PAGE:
Kasper is a top-notch theologian who is much admired in Rome, in particular for his work promoting ecumenical relations. He was made a cardinal in 2001 and in the same year became president of the pontifical council for promoting Christian unity. As president of the council, Kasper is also the president of the commission for religious relations with the Jews.

Carlo Maria Martini, S.J. (Italian, 78)

Martini is a much-loved Jesuit and a highly respected academic. He was an enormously popular archbishop of Milan from 1979 until his retirement in 2002. He is also a darling of the Italian and international media. He is not in good health and now spends much of his time studying in Jerusalem but still returns to Rome to lecture and give spiritual guidance.

Joseph Ratzinger (German, 77)

The arch-disciplinarian guardian of the Catholic Churchs congregation for the doctrine of the faith, Ratzinger has been one of John Paul IIs key advisers in recent years. He played a vital role during the last months of the late popes illness and led his funeral Mass on 8 April. He has been dean of the college of cardinals since 2002 and it was his job to convene the conclave. He is not popular among many theologians and he upset other Christian denominations in the middle of the millennium jubilee year 2000 with the document Dominus Jesus on the uniqueness of Christ and his Church.

Giovanni Battista Re (Italian, 71)

Re, who comes from north Italy and who studied canon law at the Gregorian University, is considered a powerful man in the Vatican thanks to his position as prefect of the congregation of bishops. He was appointed president of the pontifical commission for Latin America by Pope John Paul II although his grass-roots experience of the region is limited. He stood in for the late pope in the Chrism Mass this Easter, which was considered a lift for his career. He has virtually no pastoral experience.

Camillo Ruini (Italian, 74)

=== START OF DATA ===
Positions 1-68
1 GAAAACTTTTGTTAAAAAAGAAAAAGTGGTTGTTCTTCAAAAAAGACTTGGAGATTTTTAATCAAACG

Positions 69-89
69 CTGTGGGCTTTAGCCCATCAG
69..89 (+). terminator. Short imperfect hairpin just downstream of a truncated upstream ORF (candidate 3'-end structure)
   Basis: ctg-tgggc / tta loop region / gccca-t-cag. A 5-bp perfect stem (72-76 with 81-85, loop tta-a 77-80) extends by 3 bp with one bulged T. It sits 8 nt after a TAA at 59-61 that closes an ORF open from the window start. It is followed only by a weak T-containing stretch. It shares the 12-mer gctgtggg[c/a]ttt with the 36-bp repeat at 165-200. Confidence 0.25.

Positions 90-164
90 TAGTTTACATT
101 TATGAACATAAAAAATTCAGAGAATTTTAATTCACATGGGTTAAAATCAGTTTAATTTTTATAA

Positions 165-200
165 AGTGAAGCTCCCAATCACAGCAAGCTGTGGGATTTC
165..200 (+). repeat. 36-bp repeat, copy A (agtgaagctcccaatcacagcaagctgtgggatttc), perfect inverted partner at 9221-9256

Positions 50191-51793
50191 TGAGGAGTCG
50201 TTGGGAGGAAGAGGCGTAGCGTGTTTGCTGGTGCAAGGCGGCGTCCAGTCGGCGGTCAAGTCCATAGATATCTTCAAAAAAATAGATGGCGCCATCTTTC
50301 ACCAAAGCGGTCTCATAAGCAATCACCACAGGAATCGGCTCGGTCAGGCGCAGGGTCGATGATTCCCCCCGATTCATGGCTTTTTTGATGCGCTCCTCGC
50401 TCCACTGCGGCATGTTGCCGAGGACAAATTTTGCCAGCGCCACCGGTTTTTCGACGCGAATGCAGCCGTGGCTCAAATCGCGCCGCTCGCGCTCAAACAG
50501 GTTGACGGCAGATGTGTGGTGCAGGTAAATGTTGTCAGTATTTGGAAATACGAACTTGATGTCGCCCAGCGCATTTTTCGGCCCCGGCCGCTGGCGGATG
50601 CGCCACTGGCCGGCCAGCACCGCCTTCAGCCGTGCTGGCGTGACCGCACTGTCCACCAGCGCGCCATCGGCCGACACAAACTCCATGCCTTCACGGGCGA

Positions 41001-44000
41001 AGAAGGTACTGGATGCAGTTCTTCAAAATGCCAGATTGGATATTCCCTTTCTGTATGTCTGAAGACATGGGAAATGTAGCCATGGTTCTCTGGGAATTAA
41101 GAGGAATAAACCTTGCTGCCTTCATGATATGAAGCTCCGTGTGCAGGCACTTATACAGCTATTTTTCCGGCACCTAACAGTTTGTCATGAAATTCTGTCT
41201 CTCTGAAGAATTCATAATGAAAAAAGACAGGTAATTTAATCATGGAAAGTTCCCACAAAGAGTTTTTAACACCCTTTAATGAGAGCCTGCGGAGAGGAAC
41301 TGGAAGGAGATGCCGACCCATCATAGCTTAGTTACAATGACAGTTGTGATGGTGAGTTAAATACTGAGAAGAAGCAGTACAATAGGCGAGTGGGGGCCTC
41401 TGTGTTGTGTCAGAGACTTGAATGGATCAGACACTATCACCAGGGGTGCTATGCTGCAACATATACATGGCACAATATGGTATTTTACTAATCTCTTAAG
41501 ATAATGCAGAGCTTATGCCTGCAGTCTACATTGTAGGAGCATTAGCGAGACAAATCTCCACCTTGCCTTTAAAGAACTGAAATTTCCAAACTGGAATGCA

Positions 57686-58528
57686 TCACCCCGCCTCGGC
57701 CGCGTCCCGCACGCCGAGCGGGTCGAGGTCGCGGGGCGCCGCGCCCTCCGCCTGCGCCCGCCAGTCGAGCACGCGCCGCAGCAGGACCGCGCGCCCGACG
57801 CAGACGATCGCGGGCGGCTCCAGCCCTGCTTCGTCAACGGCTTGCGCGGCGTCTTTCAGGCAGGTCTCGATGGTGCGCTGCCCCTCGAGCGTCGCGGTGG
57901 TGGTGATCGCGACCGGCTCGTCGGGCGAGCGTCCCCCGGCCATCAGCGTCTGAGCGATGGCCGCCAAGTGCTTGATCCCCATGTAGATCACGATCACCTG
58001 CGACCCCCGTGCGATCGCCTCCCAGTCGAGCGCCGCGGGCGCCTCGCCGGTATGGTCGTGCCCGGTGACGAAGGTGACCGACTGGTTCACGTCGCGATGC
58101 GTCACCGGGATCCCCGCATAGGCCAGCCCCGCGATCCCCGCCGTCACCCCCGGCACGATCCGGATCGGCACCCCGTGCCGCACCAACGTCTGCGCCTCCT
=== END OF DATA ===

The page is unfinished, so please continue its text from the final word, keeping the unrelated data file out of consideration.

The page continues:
Vicar general of the Rome diocese and president of the Italian bishops conference since 1991, the 74-year-old from Sassuolo (Emilia Romagna) has been the voice of the Church in dialogue with the Italian institutions, particularly in regard to issues such as the family and bioethics. He became a cardinal in 1991.

Angelo Sodano (Italian, 77)

A curia man through and through, Sodano was secretary of state in the last three years of John Paul IIs papacy and, along with Ratzinger, was considered one of the most powerful men in the Vatican. He spent most of his diplomatic career in South America but is remembered in present-day Chile for his equivocal approach under the military dictatorship of General Pinochet and in Argentina for his unpopular handling of diplomatic events during the Falklands / Malvinas war in 1982.

Dionigi Tettamanzi (Italian, 71)

Born near Milan, Tettamanzi has extensive pastoral experience as archbishop of Genoa (1995-2002) and Milan, a position he still holds. He has also been general secretary and then vice president of the Italian bishops conference. Made a cardinal in 1998, he is respected in Italian ecclesiastical circles.

Four other much younger cardinals will also have a major part to play in the future of the Church:

Norberto Rivera Carrera (Mexican, 62). He has given a vital lead on numerous social issues since becoming archbishop of Mexico City in 1995. Made a cardinal at only 57, he hosted the late popes visit to Mexico in 1999.

Oscar Rodriguez Maradiaga (Honduran, 62). A Salesian, who studied theology and psychology in Italy and Austria, he became archbishop of Tegucigalpa in 1993 and was made a cardinal in 2001.

Christoph Schnborn (Austrian, 60). A Dominican, born in what is now the Czech Republic, he is a much respected theologian who is expert in Eastern Christian theology. He became archbishop of Vienna in 1995 and a cardinal in 1998. He gave the Lenten spiritual exercises for the late pope and the Vatican curia in 1995, an honour reserved for the very best.

Angelo Scola (Italian, 63). Scola is actively involved in Communion and Liberation, the popular Italian movement, which was much admired by the late pope. He has a good academic background and since 2002 has been patriarch of Venice, a traditional spring-board for the papacy. He was made a cardinal in 2003.